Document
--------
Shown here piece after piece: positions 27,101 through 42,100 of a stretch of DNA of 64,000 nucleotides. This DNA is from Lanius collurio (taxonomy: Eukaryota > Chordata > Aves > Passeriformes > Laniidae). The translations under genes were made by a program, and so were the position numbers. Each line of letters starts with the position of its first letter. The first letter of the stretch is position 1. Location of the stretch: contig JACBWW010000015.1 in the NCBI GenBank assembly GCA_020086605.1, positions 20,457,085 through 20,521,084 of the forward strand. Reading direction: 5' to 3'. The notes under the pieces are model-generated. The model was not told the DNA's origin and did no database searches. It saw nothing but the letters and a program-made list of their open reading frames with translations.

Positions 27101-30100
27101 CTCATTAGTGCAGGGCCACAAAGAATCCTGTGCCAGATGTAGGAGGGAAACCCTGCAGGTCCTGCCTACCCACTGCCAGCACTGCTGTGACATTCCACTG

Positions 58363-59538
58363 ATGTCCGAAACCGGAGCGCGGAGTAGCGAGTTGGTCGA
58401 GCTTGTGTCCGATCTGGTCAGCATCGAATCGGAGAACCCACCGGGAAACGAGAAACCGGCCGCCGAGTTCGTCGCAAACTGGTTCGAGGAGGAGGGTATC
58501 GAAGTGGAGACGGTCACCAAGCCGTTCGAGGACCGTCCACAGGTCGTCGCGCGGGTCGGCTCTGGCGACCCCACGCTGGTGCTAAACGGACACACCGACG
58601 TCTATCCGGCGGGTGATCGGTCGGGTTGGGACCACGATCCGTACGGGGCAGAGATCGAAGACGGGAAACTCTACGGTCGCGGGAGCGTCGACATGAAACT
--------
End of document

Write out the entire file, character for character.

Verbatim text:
Shown here piece after piece: positions 27,101 through 42,100 of a stretch of DNA of 64,000 nucleotides. This DNA is from Lanius collurio (taxonomy: Eukaryota > Chordata > Aves > Passeriformes > Laniidae). The translations under genes were made by a program, and so were the position numbers. Each line of letters starts with the position of its first letter. The first letter of the stretch is position 1. Location of the stretch: contig JACBWW010000015.1 in the NCBI GenBank assembly GCA_020086605.1, positions 20,457,085 through 20,521,084 of the forward strand. Reading direction: 5' to 3'. The notes under the pieces are model-generated. The model was not told the DNA's origin and did no database searches. It saw nothing but the letters and a program-made list of their open reading frames with translations.

Positions 27101-30100
27101 CTCATTAGTGCAGGGCCACAAAGAATCCTGTGCCAGATGTAGGAGGGAAACCCTGCAGGTCCTGCCTACCCACTGCCAGCACTGCTGTGACATTCCACTG

Positions 58363-59538
58363 ATGTCCGAAACCGGAGCGCGGAGTAGCGAGTTGGTCGA
58401 GCTTGTGTCCGATCTGGTCAGCATCGAATCGGAGAACCCACCGGGAAACGAGAAACCGGCCGCCGAGTTCGTCGCAAACTGGTTCGAGGAGGAGGGTATC
58501 GAAGTGGAGACGGTCACCAAGCCGTTCGAGGACCGTCCACAGGTCGTCGCGCGGGTCGGCTCTGGCGACCCCACGCTGGTGCTAAACGGACACACCGACG
58601 TCTATCCGGCGGGTGATCGGTCGGGTTGGGACCACGATCCGTACGGGGCAGAGATCGAAGACGGGAAACTCTACGGTCGCGGGAGCGTCGACATGAAACT